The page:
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  • Writer's picturej. matthew thomas


Between the 13th and 16th centuries, the concept of the collective use of land and the privatization of land was in a tug-of-war in most of England. But by the end of the 19th century, land as we know it today was enclosed, with just a few pasturelands and village greens left as a commons.

With the open field system strips of land were allocated to people within a village. And ‘common rights’ allowed people the right to graze their animals on common pasture lands. Usually focused within a manor, land was designated for the subsistence of the people.

This system wasn’t so idyllic, there was peasants and surfs living in debt and paying taxes for the use of the land. But most importantly to consider here is that the concept of land was changing

Land for subsistence to land for commerce.

“Both economic and social factors drove the enclosure movement. In particular, the demand for land in the seventeenth century, increasing regional specialization, engrossment in landholding and a shift in beliefs regarding the importance of "common wealth" (usually implying common livelihoods) as opposed to the "public good" (the wealth of the nation or the GDP) all laid the groundwork for a shift of support among elites to favor enclosure. Enclosures were conducted by agreement among the landholders (not necessarily the tenants) throughout the seventeenth century; enclosure by Parliamentary Act began in the eighteenth century. Enclosed lands normally could demand higher rents than unenclosed, and thus landlords had an economic stake in enclosure, even if they did not intend to farm the land directly.”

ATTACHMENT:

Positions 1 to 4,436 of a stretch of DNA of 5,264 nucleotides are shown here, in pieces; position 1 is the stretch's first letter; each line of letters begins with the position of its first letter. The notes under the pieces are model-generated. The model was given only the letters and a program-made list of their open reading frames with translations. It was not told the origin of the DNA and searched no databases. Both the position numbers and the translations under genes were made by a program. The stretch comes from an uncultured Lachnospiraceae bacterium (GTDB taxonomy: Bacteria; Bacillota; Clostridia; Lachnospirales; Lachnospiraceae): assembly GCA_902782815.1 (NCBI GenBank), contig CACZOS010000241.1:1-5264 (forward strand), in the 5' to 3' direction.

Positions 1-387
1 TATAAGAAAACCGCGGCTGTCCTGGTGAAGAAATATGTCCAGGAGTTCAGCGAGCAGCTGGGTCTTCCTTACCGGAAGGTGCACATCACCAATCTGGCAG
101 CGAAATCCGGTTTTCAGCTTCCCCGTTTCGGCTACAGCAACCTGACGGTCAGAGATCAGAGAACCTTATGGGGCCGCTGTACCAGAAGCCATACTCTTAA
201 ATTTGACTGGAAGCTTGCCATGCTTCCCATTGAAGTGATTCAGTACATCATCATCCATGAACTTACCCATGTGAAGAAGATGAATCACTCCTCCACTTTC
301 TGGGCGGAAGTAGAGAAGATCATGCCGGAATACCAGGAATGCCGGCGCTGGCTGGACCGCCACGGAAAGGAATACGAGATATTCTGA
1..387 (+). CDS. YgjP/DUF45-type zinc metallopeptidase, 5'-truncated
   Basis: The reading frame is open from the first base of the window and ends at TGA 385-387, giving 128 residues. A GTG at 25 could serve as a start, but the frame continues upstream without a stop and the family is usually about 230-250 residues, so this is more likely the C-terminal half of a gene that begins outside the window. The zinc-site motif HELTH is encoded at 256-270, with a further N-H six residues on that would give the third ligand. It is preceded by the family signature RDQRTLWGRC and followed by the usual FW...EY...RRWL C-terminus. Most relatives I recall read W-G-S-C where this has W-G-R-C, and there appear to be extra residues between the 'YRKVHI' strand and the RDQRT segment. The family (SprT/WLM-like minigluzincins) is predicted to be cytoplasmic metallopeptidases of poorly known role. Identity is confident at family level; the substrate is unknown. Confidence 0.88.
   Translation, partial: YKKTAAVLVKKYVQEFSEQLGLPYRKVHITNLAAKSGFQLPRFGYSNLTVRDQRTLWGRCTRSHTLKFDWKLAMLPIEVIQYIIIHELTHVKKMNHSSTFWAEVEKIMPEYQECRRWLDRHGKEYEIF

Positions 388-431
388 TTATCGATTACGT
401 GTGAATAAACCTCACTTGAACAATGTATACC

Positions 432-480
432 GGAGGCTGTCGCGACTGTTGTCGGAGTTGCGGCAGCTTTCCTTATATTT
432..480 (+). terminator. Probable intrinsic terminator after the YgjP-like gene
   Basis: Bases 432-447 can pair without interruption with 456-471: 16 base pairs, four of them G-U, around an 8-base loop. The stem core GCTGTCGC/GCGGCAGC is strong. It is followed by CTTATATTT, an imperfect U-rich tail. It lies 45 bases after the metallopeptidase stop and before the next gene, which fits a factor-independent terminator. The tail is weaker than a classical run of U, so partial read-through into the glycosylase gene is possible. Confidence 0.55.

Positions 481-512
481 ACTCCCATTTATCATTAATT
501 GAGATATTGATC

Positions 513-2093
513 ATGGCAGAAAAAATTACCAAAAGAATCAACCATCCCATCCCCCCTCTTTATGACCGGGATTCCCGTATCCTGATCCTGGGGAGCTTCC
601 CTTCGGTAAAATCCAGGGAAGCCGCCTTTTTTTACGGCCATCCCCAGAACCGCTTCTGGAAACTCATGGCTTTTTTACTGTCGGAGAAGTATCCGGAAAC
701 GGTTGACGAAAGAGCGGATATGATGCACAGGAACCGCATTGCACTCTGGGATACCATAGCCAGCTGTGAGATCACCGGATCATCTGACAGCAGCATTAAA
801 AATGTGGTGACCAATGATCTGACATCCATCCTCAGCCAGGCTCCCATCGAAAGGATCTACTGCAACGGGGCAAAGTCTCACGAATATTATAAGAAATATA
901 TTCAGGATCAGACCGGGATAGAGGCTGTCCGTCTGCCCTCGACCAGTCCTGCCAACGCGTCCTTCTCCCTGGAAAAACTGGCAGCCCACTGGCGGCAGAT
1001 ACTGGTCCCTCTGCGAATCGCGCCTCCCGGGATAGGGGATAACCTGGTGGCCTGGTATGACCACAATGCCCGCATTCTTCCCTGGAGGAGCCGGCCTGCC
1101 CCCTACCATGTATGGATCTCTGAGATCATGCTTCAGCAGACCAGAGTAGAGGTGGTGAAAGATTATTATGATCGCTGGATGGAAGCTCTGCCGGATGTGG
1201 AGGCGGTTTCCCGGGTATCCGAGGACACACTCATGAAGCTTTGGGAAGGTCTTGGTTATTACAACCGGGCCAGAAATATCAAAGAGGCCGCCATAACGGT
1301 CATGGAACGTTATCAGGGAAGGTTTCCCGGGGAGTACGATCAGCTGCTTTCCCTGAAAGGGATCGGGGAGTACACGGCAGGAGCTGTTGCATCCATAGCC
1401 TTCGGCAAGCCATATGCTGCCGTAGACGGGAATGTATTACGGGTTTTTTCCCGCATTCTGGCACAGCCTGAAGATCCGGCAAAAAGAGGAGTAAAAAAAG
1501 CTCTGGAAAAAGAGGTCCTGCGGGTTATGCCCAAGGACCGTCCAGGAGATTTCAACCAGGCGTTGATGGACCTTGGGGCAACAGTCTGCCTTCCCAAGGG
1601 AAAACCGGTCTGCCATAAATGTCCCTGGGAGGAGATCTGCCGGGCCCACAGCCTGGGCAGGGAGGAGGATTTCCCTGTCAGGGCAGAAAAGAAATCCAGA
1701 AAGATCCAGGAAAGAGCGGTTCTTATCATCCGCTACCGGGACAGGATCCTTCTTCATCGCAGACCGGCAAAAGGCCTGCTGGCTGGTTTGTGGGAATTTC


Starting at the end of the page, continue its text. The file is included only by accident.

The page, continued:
As Marx puts it, this laid the groundwork for capitalism.

“Karl Marx argued in Capital that enclosure played a constitutive role in the revolutionary transformation of feudalism into capitalism, both by transforming land from a means of subsistence into a means to realize profit on commodity markets (primarily wool in the English case), and by creating the conditions for the modern labor market by transforming small peasant proprietors and serfs into agricultural wage-laborer’s, whose opportunities to exit the market declined as the common lands were enclosed.”

We have a change in attitude of the “common wealth and livelihood” of a community to the “wealth of a nation.” This shift in thinking and value of living intrigues me. The ability to based your values on the larger nation-state, as a whole, and not on the immediate collective or community around you. Externalizing one’s sense of self and power within the larger nation, separating oneself from the immediate poverty or otherness that was around you.

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